The Green Digital Finance Alliance is harnessing people power through technologies such as mobile money to speed up the low-carbon transition
One growing area of green finance is fintech. Last year saw the launch of the Green Digital Finance Alliance, which is ostensibly a partnership between Ant Financial, China’s leading online and mobile financial services provider, and UN Environment. Its aim is to align fintech-powered global financial systems with sustainable development, while making green finance an integral part of the daily lives of people and businesses.
One of the alliance’s first initiatives is an app that “gamifies” carbon footprint tracking, awarding points depending on how environmentally friendly a purchase is, such as buying a train ticket rather than fuel for a car. The points allow users to grow virtual trees which are then converted into a real tree, planted in the desert in Inner Mongolia.
The app also taps into the belief that it’s not just top-down action that will help to stop climate change, but bottom-up approaches too, that help individuals to make simple changes to their lives.
Green fintech is also being used to help investors access asset management companies selling green and sustainable investment products, and insurance policies that give customers money back for the days they don’t use their cars. Trine, a Swedish tech start-up, enables savers in downtown Stockholm to profitably fund distributed solar energy systems in rural sub-Saharan Africa, while in developing countries, initiatives such as the innovative mobile payment system M-PESA are helping people to access clean energy.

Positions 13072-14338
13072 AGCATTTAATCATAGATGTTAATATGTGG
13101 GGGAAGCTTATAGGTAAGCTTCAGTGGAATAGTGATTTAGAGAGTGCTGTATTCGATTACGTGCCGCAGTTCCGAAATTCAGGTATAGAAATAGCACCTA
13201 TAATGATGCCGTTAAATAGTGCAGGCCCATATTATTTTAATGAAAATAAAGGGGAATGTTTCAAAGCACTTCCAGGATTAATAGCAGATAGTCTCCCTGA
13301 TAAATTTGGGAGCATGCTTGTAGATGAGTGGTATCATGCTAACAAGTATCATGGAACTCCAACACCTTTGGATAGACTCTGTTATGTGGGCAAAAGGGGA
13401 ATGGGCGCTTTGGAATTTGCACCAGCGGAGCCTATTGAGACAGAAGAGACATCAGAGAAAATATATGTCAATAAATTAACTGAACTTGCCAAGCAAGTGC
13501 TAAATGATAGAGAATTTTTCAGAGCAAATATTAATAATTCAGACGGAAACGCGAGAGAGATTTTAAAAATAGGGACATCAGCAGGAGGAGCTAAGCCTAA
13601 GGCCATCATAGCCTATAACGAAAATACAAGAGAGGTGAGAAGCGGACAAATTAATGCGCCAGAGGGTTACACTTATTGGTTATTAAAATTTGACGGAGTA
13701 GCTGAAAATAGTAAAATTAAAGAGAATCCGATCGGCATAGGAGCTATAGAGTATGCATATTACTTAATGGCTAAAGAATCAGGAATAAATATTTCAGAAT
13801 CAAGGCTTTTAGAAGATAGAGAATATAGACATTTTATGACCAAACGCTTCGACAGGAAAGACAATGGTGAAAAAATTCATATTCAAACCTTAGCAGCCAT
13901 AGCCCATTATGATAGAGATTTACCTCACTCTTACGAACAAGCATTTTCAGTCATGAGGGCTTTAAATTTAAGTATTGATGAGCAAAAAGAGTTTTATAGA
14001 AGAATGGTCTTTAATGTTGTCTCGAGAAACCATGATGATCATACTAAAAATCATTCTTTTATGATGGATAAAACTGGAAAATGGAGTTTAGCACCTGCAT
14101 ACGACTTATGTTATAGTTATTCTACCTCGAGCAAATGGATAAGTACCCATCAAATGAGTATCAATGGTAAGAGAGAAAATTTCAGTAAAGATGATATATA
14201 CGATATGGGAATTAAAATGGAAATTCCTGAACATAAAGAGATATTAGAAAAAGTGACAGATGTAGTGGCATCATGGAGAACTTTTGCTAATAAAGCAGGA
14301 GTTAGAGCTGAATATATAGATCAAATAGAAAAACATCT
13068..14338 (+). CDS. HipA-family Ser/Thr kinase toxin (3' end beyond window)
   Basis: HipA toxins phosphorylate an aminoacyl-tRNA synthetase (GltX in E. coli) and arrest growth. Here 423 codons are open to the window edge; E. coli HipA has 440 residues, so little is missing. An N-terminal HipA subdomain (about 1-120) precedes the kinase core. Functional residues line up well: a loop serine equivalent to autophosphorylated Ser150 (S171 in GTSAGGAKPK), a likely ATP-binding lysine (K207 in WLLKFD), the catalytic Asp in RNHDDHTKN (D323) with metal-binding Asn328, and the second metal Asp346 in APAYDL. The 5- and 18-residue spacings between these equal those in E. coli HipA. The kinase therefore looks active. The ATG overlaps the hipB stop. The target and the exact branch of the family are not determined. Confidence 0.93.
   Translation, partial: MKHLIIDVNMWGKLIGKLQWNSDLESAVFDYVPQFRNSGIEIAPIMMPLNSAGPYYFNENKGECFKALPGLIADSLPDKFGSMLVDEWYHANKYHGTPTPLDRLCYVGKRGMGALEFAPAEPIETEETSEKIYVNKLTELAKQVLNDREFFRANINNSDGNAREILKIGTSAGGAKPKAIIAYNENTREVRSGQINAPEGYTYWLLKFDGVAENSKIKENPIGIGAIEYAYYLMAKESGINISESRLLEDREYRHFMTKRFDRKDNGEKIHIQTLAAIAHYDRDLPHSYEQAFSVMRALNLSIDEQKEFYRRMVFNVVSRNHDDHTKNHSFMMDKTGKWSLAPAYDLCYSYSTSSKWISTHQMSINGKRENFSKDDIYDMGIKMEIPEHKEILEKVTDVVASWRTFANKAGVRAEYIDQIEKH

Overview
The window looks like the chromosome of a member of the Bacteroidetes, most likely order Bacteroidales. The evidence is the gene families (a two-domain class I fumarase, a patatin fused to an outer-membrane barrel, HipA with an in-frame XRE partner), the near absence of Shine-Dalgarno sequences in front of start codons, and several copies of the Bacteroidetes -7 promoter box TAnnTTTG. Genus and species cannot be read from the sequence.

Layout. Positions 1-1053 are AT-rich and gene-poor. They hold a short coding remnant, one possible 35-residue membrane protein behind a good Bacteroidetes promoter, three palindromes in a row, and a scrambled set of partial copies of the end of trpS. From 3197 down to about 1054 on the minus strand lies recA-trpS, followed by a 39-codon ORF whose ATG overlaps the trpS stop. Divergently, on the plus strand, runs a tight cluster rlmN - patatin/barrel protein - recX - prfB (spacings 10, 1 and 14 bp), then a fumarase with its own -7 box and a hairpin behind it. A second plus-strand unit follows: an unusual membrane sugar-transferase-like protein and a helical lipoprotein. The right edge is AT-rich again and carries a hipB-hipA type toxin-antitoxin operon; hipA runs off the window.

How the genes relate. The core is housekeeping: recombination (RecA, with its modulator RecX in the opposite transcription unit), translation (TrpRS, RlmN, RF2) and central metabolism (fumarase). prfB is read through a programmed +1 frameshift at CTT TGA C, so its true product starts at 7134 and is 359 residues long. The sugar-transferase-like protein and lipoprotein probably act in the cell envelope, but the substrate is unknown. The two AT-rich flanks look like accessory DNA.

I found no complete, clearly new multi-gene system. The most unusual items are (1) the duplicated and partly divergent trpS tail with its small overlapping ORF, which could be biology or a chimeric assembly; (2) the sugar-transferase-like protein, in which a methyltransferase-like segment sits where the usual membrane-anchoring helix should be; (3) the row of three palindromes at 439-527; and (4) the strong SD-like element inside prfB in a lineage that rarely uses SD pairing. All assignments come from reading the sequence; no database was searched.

Although only small, ideas such as SolarCoin could also lead the way. The digital currency’s value is tied to solar energy produced and consumed within a community. It is intended to shift the cost of electricity, reducing the payback time of a solar installation and acting as an incentive to produce more solar electricity.
Blockchain’s ability to give money a “history”, revealing where it has been and what it has done, has a natural fit with green finance, and the importance of knowing what exactly investments are funding. The Internet of Things and artificial intelligence also have huge roles to play in making fintech interactive, attractive and relevant to new markets.
This is one of a series of articles on green finance. See also: